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Nova Scotia reports three more COVID-19 deaths, bringing total to 27

HALIFAX — As Prince Edward Island became the latest Atlantic province to announce a plan to gradually ease COVID-19 restrictions, Nova Scotia's top doctor offered hope that a plan is in the works, while cautioning it will likely be weeks before anyth

HALIFAX — As Prince Edward Island became the latest Atlantic province to announce a plan to gradually ease COVID-19 restrictions, Nova Scotia's top doctor offered hope that a plan is in the works, while cautioning it will likely be weeks before anything happens.

Dr. Robert Strang's update came as Nova Scotia reported three more deaths related to COVID-19 Tuesday, bringing the provincial total to 27 — by far the most in the Atlantic region.

Newfoundland and Labrador is the only other province in the region to have any recorded deaths due to the virus, with three.

Health officials in Nova Scotia also reported 15 new cases of the virus, bringing the total of confirmed cases in the province to 915.

"We are working on a plan here in Nova Scotia," said Strang. "But this is not something we can rush.

"We still have a significant amount of virus activity. It would be absolutely premature for us to open things up significantly at this time or even in the next couple of weeks."

Strang said the pandemic is not playing out in a common or consistent way across the country.

"We have to have a plan that works and is appropriate for Nova Scotia," he said.

The newly reported deaths occurred at the Northwood long-term care home in Halifax, where 21 of the province's deaths have occurred.

The outbreak in long-term care is driving the province's numbers, with 10 licensed long-term care homes and unlicensed seniors' facilities reporting cases of COVID-19, affecting 218 residents and 95 staff.

However, Strang said Northwood was the only home with a large ongoing outbreak, adding it will take "some time to get under control."

He said once an outbreak is declared it takes 28 days of no cases before it can officially be declared over.

"We are by no means out of the woods yet for Northwood," Strang said.

Meanwhile, the Prince Edward Island government announced the first phase of efforts to ease public health restrictions, just as it reported its first new case of COVID-19 since April 15. The province's total is now 27, with 24 considered recovered.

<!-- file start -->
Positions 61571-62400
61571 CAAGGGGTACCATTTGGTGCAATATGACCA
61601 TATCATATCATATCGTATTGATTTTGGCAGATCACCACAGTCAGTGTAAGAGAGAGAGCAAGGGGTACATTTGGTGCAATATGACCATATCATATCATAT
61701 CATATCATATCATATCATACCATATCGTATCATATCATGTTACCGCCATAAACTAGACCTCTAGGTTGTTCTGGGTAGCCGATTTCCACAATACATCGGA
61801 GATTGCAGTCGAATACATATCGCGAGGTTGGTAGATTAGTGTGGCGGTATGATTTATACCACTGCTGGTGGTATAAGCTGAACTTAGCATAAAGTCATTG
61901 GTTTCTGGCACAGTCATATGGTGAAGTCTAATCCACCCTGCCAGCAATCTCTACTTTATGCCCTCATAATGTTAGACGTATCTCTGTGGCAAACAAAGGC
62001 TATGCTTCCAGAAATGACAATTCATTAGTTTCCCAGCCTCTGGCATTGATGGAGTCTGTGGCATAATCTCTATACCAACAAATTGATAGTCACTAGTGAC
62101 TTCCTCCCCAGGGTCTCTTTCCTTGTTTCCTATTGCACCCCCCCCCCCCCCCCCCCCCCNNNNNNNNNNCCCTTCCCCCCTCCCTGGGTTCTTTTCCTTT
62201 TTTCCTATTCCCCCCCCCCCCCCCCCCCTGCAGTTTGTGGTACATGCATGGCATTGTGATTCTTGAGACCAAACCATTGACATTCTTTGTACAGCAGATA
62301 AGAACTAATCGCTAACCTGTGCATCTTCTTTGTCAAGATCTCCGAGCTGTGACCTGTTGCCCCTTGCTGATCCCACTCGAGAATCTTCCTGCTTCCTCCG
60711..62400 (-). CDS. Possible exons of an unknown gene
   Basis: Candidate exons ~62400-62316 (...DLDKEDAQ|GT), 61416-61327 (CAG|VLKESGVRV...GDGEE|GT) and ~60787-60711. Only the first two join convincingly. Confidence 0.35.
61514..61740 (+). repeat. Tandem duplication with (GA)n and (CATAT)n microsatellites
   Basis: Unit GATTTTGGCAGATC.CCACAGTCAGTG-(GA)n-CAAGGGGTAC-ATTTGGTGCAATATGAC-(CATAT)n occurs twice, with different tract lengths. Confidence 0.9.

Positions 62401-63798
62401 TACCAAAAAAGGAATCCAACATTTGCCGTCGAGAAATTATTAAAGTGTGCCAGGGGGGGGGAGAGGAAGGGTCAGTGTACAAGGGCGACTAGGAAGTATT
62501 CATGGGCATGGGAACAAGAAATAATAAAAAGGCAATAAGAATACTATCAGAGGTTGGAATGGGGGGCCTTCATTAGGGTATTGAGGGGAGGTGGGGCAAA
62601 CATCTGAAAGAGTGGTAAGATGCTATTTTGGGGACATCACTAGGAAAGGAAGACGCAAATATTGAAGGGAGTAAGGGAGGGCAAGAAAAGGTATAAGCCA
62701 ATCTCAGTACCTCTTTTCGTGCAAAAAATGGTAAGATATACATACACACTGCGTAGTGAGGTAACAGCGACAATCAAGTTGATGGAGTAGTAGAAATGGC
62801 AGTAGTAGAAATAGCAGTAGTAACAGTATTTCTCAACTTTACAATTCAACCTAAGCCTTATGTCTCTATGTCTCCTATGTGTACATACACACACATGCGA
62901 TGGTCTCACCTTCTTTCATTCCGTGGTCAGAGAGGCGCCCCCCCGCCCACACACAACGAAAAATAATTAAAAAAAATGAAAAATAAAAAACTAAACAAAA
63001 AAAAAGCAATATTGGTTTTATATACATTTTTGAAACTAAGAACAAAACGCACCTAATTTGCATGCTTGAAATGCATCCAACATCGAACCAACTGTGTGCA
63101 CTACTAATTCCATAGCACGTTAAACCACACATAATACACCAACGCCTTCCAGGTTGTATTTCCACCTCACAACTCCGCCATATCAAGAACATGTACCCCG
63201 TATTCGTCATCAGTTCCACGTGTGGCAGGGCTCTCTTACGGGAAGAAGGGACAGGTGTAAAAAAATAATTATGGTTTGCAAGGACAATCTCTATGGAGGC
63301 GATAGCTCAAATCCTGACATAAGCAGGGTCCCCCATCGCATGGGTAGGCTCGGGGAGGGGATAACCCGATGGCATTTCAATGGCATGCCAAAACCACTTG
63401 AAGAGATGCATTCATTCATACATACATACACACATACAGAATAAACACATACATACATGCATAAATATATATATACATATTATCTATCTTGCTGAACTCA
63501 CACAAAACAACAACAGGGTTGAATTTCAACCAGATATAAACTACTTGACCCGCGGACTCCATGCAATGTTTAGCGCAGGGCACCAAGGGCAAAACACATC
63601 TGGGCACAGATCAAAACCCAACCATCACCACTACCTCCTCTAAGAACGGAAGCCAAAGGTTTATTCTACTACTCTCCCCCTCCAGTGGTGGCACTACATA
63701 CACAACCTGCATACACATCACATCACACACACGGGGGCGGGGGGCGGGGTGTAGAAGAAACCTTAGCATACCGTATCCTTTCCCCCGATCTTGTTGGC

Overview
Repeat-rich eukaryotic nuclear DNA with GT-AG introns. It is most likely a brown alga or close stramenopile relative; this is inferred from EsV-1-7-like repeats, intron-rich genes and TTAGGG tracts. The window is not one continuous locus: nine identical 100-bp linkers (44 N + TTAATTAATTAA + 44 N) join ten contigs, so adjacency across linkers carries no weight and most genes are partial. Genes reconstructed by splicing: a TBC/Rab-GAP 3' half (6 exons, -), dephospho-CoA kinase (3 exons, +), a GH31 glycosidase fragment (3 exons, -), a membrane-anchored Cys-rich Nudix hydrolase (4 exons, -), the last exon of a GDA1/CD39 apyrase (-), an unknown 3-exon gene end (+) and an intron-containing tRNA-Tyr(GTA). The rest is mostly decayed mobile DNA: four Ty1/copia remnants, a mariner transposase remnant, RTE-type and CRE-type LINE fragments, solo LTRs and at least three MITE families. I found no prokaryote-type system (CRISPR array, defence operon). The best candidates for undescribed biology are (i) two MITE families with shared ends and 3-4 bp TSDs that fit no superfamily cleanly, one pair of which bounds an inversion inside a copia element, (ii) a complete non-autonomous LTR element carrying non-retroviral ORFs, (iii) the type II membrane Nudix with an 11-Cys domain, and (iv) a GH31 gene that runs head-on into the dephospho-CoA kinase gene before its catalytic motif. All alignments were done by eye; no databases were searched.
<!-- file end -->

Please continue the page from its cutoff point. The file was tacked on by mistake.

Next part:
Priority non-urgent health-care services will resume on the Island on May 1, including certain elective surgeries and select health services provided by physiotherapists, optometrists, chiropractors and others.

Also beginning May 1, outdoor gatherings and non-contact outdoor recreational activities of no more than five people will be permitted. That includes activities such as recreational fishing and golf.

And for the foreseeable future, border screening will continue at points of entry to P.E.I., and everyone entering the province will be required to self-isolate for 14 days.

In New Brunswick, which announced its own phased approach to easing restrictions last week, a restriction on temporary foreign workers entering the province was announced Tuesday as officials reported no new cases of COVID-19 for the 10th day in a row.

Premier Blaine Higgs said with so many serious outbreaks of COVID-19 in surrounding jurisdictions, the province’s borders must remain closed for now.

"Under normal circumstances, we welcome foreign temporary workers as they play an important role in New Brunswick’s continued economic growth," said Higgs. "But right now, the risk of allowing more people to enter the province is simply too great."

This restriction does not affect the status of about 1,500 temporary foreign workers already in the province.

In Newfoundland and Labrador, health officials also reported no new cases of COVID-19 on Tuesday, leaving the provincial total at 258.

Dr. Janice Fitzgerald, the province's chief medical officer of health, announced a change in provincial guidelines affecting staff in personal care homes and long-term care facilities.

Those staff have been prohibited from working in more than one facility, and now are also prohibited from working in any other job while also employed at a personal care home or long-term care facility.

Like Nova Scotia, the province is yet to announce a plan for easing restrictions.

This report by The Canadian Press was first published April 28, 2020.

Keith Doucette and Kevin Bissett, The Canadian Press

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